The Twin Cities Human Rights Campaign is preparing for its annual fundraising dinner, in a year when we have so much to celebrate, with so much work left to do. DyShaun Muhammad, member of the HRC National Board of Governors and Co-Chair for the Twin Cities HRC Steering Committee, puts this event into the context of the HRC’s big picture, both here in Minnesota and across the United States.
Each year the Twin Cities HRC holds a Gala Dinner. What happens at this event and what are you looking forward to this year?
Our goal is to have the annual HRC Dinner be the keystone local event in support of LGBT equality. We aim for it to be an evening of fun, inspiration, education and mobilization. We expect over 1000 attendees of all stripes, dressed in their finest, for a reception, silent auction, dinner program and a chic after-party – all in support of equal rights. Our goal is to host a fundraiser that people eagerly anticipate and want to support. The dinner has become a great tradition for the community.
We are thrilled to have Lea Thompson as our special guest for this year’s dinner. While most people remember her roles in the “Back to the Future” trilogy, she started her career doing ballet and theater here in Minneapolis. She has had an impressive career in film, TV and on stage, but we are most impressed by her long-standing support for LGBT equality. We are looking forward to having her join our celebration and hear about her commitment as an “Ally for Equality.”
What are the primary objectives of the HRC in the Twin Cities?
HRC’s mission is to end discrimination against LGBT citizens and realize a nation that achieves fundamental fairness and equality for all. Over the last year, we provided significant support to the Minnesotans United “Vote No” and subsequent marriage equality efforts with full-time staff, over a million dollars in funding, as well as continuous activation of our members to help secure those wins. While marriage has garnered tons of attention, we’ve been taking action on several areas many may not have heard about:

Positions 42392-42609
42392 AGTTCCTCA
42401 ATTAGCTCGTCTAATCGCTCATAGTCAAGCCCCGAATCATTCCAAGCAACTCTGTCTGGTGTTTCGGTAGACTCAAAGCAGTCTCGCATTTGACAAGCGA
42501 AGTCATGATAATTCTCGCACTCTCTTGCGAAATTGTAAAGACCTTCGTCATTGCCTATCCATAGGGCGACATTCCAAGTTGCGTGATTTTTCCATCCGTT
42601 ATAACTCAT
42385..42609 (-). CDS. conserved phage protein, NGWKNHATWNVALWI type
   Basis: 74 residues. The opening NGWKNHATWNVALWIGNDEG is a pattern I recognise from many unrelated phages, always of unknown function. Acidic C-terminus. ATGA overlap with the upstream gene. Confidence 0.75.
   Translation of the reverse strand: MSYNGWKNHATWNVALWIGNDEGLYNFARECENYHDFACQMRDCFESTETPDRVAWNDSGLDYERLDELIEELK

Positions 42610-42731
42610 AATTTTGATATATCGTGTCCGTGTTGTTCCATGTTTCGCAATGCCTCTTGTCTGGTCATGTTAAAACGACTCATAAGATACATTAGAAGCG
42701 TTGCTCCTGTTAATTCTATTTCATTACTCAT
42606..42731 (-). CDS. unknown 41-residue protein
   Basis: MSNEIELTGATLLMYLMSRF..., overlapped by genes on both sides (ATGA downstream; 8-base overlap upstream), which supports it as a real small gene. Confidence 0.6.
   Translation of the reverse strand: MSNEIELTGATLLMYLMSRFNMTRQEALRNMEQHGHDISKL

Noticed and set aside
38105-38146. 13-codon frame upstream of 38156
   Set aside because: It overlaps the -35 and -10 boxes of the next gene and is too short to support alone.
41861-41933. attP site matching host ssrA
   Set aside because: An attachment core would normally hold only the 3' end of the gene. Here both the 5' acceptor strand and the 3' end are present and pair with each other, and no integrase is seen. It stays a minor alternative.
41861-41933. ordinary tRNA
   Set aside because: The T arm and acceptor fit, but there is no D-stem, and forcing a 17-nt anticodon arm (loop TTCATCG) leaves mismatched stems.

To activate our supporters and build more awareness around transgender issues, we organized a special reading of the memoir, “Becoming Ellen” with Ellen Krug, a local transgender author earlier this summer.
To build community with new potential allies, we’ve been busy piloting our “Ya Es Hora” program where we partner with local immigrant service organizations to conduct free citizenship workshops.
And of course, to help generate the funds to continue to spread equality around the nation, we have events like the dinner, our annual spring bowling tournament and membership drives at LGBT Pride festivals all over the state that allow anyone to contribute to the cause in a way that is meaningful to them.
What is the “State of the HRC” beyond Minnesota?
We are energized by the great work we have been able to do in places like Minnesota and we’re working hard to translate that energy into even tougher struggles ahead that haven’t gone away with [Section 3 of] DOMA.